For many, many years I have reported in these columns on the annual Conference of the Community Transport Association (CTA). Sometimes they have been very good, other times they have been very frustrating with lots of airy fairy idealism leaving one with a feeling of a lack of realism. This year’s Conference fell very much into the former category rather than the latter. This was a conference with some real meat in it and an obvious desire to tackle the problems the sector faces head-on and not skirt around them. Whether this was because this was the first CTA Conference for the organisation’s recently appointed new CEO, Bill Freeman, I do not know but the change was very marked.
One of the thorny issues facing the CTA is the on-going, and at times acrimonious, debate between commercial operators and community transport operators and local authorities over what are considered to be ‘unfair practices’ – community transport operators being awarded bus service contracts when it isn’t entirely clear that they are operating on a level playing field with commercial operators, the use of Section 19 permits for hire and reward services, public money being given as grants to CT operators, usually for vehicle purchase, which then enables them to unfairly bid for public service contracts. In the past the CTA has tended to try and brush this under the carpet, hiding behind the general statement that it issues strict guidelines to its members on what they can and cannot do when bidding for commercial contracts and that if they ignore that advice that is their own fault. In the face of mounting pressure from the commercial sector and the uncovering of evidence of malpractice the CTA has changed its stance and has even withdrawn Section 19 permits from some members who were abusing the system.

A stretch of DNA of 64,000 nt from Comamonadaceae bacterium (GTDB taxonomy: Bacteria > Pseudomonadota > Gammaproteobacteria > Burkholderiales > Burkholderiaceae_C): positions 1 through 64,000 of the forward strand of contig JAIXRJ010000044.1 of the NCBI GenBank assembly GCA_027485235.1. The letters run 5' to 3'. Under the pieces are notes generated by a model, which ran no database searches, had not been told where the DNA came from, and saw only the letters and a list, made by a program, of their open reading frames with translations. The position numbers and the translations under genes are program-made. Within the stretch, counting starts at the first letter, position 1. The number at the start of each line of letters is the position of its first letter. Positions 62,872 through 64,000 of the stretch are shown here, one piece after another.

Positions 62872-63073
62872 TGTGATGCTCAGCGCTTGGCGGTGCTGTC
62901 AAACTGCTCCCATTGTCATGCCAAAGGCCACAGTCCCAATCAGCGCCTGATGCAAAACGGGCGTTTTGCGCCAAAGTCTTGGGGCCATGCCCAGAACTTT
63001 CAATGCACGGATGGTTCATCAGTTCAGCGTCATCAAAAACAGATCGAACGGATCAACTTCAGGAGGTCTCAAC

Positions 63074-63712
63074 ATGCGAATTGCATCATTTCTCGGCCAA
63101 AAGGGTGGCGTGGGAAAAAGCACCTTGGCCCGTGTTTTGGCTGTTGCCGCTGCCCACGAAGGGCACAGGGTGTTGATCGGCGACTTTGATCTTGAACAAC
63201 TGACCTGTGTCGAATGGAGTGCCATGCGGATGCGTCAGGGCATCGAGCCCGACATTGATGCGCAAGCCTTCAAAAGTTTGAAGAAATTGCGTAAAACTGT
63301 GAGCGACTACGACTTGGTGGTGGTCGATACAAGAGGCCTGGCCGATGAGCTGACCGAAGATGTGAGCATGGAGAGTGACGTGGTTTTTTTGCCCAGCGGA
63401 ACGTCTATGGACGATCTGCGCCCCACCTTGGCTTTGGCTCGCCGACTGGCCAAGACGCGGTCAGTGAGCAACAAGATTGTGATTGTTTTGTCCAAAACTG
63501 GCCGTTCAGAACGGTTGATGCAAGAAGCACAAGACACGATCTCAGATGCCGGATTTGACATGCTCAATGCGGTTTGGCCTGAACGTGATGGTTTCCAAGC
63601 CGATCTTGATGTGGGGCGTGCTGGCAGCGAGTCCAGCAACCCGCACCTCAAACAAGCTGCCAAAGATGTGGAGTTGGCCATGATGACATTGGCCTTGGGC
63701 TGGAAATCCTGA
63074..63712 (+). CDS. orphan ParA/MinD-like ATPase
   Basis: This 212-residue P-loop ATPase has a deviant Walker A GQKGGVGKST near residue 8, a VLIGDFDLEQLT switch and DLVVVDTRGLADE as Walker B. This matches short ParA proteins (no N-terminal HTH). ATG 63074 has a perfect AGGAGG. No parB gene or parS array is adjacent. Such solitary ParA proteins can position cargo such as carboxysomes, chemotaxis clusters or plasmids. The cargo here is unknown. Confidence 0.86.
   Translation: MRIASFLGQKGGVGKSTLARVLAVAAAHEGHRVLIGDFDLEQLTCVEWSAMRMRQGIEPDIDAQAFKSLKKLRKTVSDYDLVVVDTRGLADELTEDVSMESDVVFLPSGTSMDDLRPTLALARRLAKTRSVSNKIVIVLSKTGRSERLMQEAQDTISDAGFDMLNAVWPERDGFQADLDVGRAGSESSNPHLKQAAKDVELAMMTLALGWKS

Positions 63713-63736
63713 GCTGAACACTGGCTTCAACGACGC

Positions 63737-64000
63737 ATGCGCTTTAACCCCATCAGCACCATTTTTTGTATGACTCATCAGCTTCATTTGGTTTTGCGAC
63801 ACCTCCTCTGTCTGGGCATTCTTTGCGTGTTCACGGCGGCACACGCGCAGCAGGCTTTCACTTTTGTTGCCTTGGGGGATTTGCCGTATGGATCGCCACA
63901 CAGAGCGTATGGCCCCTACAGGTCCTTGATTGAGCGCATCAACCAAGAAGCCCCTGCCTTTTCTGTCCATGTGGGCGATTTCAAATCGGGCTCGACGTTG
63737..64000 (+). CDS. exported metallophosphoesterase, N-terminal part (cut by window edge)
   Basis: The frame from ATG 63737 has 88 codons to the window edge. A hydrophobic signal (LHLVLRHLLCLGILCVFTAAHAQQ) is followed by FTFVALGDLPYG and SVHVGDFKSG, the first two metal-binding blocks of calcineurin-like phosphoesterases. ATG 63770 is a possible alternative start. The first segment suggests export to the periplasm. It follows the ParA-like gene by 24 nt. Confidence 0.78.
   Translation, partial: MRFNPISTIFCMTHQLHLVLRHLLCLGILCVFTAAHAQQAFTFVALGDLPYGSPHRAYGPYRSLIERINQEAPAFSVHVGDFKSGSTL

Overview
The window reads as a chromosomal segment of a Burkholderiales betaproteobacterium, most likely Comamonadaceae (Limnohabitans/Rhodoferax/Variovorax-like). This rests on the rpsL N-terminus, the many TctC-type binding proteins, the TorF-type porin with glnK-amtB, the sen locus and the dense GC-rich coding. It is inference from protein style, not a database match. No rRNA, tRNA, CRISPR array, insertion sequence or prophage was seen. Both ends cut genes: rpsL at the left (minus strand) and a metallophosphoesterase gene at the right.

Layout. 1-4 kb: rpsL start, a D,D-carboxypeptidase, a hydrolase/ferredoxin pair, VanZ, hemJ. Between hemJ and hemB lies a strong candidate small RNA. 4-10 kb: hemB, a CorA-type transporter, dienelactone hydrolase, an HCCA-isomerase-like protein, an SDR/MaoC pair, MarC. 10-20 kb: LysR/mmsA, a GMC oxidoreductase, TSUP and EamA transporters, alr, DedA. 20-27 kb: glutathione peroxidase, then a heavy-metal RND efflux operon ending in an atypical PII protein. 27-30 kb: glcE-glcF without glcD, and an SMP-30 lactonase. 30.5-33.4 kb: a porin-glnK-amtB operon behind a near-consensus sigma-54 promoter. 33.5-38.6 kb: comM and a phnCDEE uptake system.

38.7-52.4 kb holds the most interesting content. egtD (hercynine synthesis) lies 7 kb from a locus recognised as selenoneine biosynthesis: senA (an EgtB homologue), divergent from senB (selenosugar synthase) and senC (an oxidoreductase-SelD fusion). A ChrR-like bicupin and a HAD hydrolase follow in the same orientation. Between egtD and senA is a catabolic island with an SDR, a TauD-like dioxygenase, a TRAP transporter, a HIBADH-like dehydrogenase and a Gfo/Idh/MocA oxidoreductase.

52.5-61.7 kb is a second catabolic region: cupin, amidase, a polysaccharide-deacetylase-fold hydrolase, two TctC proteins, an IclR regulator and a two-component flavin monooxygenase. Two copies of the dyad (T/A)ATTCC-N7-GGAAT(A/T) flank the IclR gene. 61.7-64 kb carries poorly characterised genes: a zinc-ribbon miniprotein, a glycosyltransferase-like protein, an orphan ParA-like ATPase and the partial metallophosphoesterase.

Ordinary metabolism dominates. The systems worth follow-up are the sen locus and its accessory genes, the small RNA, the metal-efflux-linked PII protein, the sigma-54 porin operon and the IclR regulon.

All bus operators, be they commercial operations or community transport ones, are facing tough times particularly where they are operating rural services. Grant funding which for years has been the life-blood of CT operations is drying up, down according to some analysts by as much as 50% compared to ten years ago. With the latest targets applied to local authorities by the Government’s relentless pressure on funding for local authorities this situation is only going to get worse. Every day comes news of another Council announcing that it has to reduce its spending by absolutely horrific levels to meet the Government targets. In the county where I live, Cumbria, the County Council has announced it has to reduce its budget by £80m over the next three years having already drastically reduced it over the past three years. With Councils already having made major cuts to their services and particularly their workforces, their scope for making further reductions is very limited. It is inevitable therefore that bus services supported by the Councils are coming under increasing pressure and Councils are having to either find cheaper ways of providing those services or scrap them. Cumbria for example has already announced that it is considering withdrawing all it subsidies for bus services. Such a move will have a devastating effect in a massive sparsely populated area where social exclusion is already a major problem. Such a move will have serious consequences for community transport operators and commercial operators alike.
There is absolutely no doubt that whether they like it or not community transport operators and the commercial side of the business are going to have to work much more closely together in the future and there is an urgent need for trust to be established between both sides. Community Transport, if it wants to survive, has no choice but to become much more sustainably financed and it can only achieve that in the main by becoming more commercial, developing its own income streams and much of that will have to come from operating contracts for other people, principally local authorities, health trusts etc. That has the potential to bring the two sides into conflict but it doesn’t have to. There are many very good examples of CTs and commercial operators working together very successfully with each doing what they are good at. For example CTs are very good at being able to bring people in from outlying areas to commercial bus service hubs. This isn’t taking potential business off commercial operators because commercial operators cannot afford to run such services. It is only because of its lower cost base, usually achieved by the use of volunteer labour, that CTs can. There is nothing wrong in bus services in rural, and even some vulnerable urban areas, being provided by volunteers provided that all the statutory regulations are being followed. If someone wants to give their time free to an organisation, there is nothing wrong in that. It is part of the British character, we have always had strong volunteer ethic. If an organisation decides any profits it makes are going to be ploughed back into improving or expanding its ‘social’ operations rather than being paid to a shareholder, there is nothing wrong in that either, but it must be done openly and legally.